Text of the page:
Boseman, who died in August 2020 at 43 after a private four-year battle with colon cancer, earned a posthumous nomination at the 2021 Golden Globe Awards. On Feb. 28, he won.
Boseman was honored in the best actor in a motion picture, drama category for his performance in Netflix’s Ma Rainey’s Black Bottom. Boseman appears in his final film opposite Viola Davis, who also earned a nomination.
In a late December 2020 Instagram, Davis posted a clip of her costar from the set, calling him “a gift.”
Ledger, who died in 2008 at the age of 28, won a Golden Globe in 2009 for best supporting actor for his role as The Joker in The Dark Night. Director Chris Nolan accepted the award on his behalf with a “mixture of sadness but incredible pride.”
Ledger also won a posthumous Academy Award for Best Supporting Actor for the role.
Dean was only 24 when he died in an automobile crash in September 1955. He was given a special achievement award at the 1956 Golden Globes for his performance in East of Eden, and the honored at the Globes with the Henrietta Award for world film favorite in 1957.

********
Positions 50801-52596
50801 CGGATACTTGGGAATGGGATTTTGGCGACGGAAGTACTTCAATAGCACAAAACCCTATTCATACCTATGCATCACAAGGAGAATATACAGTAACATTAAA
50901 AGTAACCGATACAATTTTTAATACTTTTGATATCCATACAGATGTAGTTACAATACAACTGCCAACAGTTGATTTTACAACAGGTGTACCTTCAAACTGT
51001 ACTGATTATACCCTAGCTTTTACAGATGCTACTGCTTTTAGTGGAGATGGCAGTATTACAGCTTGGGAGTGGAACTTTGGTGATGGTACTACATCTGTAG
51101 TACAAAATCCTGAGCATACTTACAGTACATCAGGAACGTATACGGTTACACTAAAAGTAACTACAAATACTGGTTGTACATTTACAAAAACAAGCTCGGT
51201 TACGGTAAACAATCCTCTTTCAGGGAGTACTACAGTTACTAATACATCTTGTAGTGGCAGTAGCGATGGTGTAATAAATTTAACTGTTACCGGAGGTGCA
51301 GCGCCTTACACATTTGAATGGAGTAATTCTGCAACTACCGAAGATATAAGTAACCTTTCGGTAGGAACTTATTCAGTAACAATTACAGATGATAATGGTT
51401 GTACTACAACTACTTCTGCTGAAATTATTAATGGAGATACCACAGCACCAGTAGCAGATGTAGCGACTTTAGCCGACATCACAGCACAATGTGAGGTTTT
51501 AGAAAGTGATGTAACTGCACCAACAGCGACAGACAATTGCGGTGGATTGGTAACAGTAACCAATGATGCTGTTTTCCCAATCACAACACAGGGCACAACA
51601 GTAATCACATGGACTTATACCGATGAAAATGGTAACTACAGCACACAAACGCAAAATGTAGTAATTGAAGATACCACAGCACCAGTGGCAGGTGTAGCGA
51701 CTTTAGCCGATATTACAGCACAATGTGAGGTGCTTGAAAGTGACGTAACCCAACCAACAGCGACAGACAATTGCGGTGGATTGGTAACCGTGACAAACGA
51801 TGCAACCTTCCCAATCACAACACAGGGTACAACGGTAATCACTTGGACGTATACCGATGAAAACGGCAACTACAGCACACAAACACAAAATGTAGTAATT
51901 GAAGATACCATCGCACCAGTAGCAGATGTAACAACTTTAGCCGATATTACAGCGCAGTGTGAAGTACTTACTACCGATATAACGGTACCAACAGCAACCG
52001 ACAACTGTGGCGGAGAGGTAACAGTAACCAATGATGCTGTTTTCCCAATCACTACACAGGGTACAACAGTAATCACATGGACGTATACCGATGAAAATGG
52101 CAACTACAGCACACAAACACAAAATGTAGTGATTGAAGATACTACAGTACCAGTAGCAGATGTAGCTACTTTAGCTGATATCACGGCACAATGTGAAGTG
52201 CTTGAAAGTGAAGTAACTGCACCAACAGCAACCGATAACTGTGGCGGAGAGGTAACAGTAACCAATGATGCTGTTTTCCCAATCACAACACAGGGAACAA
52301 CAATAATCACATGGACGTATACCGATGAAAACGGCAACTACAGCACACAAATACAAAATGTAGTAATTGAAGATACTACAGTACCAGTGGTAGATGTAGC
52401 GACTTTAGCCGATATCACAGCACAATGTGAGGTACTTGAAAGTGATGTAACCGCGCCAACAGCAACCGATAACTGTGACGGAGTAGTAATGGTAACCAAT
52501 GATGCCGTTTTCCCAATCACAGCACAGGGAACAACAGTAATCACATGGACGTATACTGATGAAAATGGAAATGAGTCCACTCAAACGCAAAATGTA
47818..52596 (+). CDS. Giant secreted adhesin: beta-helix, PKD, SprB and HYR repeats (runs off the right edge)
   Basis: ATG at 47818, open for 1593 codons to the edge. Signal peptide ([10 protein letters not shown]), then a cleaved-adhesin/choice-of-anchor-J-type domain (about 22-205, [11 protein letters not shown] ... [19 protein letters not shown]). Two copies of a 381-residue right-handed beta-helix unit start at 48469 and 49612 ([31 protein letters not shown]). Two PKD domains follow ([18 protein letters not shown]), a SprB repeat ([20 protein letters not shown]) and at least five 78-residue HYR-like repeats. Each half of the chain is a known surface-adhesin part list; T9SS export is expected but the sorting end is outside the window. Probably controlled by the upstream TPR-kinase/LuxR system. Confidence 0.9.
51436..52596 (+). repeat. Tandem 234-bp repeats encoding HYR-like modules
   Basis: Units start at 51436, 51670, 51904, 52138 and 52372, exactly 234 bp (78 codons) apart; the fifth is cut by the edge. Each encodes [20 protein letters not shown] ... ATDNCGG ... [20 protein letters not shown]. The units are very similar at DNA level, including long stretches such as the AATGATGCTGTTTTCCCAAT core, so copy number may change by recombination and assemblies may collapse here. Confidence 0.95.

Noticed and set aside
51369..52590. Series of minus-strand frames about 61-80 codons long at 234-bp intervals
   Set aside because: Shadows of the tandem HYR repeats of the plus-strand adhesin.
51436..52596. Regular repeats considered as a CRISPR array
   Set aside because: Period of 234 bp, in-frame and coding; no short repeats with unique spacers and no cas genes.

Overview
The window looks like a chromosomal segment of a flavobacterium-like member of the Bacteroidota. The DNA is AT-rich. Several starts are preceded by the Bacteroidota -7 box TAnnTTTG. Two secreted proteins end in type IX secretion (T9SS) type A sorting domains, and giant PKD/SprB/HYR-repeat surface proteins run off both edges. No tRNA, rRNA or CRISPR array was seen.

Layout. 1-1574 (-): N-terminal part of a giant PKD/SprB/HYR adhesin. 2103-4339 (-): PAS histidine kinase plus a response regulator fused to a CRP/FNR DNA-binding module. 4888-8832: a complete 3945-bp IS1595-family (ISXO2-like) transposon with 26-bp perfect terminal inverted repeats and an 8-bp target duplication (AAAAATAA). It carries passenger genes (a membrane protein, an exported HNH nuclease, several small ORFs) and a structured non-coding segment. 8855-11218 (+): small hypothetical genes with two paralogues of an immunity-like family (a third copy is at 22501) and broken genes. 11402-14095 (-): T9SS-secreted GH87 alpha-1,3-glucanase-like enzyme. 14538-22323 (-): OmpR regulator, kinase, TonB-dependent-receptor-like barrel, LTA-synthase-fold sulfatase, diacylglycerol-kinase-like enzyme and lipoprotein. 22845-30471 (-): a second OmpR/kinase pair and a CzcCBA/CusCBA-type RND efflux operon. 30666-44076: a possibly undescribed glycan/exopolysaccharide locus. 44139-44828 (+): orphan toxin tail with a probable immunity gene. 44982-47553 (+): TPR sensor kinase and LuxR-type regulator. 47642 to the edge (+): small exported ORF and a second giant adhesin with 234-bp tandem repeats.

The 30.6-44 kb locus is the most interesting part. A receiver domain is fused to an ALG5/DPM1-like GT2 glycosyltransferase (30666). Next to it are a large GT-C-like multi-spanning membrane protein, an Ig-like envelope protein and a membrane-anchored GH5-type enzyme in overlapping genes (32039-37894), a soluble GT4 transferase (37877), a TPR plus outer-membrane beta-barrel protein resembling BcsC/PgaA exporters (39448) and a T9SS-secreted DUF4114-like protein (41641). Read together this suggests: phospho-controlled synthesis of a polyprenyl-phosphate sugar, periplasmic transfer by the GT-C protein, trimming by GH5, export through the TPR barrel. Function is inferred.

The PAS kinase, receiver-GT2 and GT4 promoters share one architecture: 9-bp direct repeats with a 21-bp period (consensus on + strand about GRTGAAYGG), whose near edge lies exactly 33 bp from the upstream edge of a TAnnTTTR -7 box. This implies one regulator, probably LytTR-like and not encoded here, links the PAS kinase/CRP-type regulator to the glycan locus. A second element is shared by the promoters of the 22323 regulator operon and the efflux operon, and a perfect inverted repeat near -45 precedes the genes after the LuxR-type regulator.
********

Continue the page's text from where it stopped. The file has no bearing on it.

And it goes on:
He also received Best Actor nods at the 1956 and 1957 Academy Awards for East of Eden and the posthumously released Giant, respectively.
The famed lyricist behind some of Disney’s most beloved animated films died on March 14, 1991, of complications from HIV/AIDS.
Days before his death, Beauty and the Beast had premiered, and he was nominated posthumously for best original song for both the movie’s titular number and “Be Our Guest.” “Beauty and the Beast” won the award.
One year later, in 1992, he was nominated twice again for songs from Disney’s Aladdin: “Friend Like Me” and “Prince Ali.”
Finch was posthumously nominated for and won a Golden Globe in 1976. The actor, who had died of a heart attack on Jan. 13, 1977, won for best actor in a motion picture drama for his role in Network on Jan. 29 of the same year. He also won an Academy Award for the same role.
He was the first actor to win the award posthumously.
Tracy — who holds the record along with Laurence Olivier for most Best Actor Oscar nominations at nine nods — died in June 1967. That year, he was nominated posthumously for both a Golden Globe and an Oscar for Guess Who’s Coming to Dinner.
Puerto Rican actor Raúl Juliá overcame illness to complete production on 1994 TV movie The Burning Season, but passed away months later. The next year, he was honored with his first Golden Globe for best performance by an actor in a miniseries or motion picture made for television, as well as his first Emmy Award later in 1995.
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